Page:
Identifier

etd-05252016-171313

Degree

Master of Fine Arts (MFA)

Department

Art

Document Type

Thesis

Abstract

The works in the “Intimate Immensities” series of landscape paintings function as “aporia,” or irresolvable contradictions. Using two aspects of Charles Sanders Peirce’s semiotic designations of the sign: the “icon” and “index,” these paintings function as both iconographic representations of mankind’s spiritual connection with nature and indexical relics of the creative process as ritual. The foundational view out of which the work emerges is grounded in the Kagyu lineage of Tibetan Vajrayana Buddhism. This thesis correlates Vajrayana Buddhism, ritual and the creative process, by explaining the parallels between ritual and the cognition that occurs during the creative process. To do this, the discussion uses the three-stages of ritual as theorized by Arnold Van Gennep: “separation,” “margin” and “aggregation,” Victor Turner’s terms: “structure,” “anti-structure” and “liminal” and the research into the creative process by educator and Ph.D, Nicole M. Gnedza. By fluctuating between the two ontological states of index and icon, the work resists stasis, however by representing a spiritual theme via both these means the work forms a cohesive whole.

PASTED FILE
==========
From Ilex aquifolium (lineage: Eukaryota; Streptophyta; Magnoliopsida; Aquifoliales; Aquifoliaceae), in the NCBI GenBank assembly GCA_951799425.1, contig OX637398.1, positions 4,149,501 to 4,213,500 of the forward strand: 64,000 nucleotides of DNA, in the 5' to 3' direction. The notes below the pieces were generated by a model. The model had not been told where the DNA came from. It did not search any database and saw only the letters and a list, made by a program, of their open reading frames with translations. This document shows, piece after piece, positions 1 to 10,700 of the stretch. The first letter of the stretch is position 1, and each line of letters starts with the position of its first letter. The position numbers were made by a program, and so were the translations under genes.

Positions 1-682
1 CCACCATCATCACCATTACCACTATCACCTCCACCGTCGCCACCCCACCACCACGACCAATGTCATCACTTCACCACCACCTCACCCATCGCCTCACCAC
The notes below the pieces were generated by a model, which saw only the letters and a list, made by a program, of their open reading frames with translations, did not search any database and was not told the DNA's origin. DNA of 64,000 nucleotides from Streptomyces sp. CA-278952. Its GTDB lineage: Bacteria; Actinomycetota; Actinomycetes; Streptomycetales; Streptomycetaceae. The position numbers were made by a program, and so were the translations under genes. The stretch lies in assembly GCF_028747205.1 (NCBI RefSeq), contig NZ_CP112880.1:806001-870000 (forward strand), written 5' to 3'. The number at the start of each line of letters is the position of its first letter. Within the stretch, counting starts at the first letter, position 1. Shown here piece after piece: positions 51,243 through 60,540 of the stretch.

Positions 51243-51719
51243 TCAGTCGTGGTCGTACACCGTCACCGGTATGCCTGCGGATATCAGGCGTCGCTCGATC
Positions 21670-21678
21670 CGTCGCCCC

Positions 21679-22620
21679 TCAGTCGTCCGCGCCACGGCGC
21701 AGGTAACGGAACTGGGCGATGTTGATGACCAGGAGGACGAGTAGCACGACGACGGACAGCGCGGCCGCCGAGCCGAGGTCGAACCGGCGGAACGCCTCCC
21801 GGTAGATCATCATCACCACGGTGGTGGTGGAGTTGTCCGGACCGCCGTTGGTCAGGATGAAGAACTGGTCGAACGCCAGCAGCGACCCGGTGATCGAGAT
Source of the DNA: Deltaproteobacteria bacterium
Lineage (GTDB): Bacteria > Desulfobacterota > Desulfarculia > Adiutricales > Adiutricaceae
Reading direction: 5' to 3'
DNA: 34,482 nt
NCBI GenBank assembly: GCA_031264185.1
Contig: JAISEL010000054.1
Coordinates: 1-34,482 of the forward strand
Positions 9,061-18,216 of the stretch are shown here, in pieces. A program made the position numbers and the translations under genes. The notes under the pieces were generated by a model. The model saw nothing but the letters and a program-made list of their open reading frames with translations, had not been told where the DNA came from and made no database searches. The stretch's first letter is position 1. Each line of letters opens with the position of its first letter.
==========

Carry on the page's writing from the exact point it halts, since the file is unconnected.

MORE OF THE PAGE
Date

2016

Document Availability at the Time of Submission

Release the entire work immediately for access worldwide.

Committee Chair

Celentano, Denyce

Included in

Fine Arts Commons

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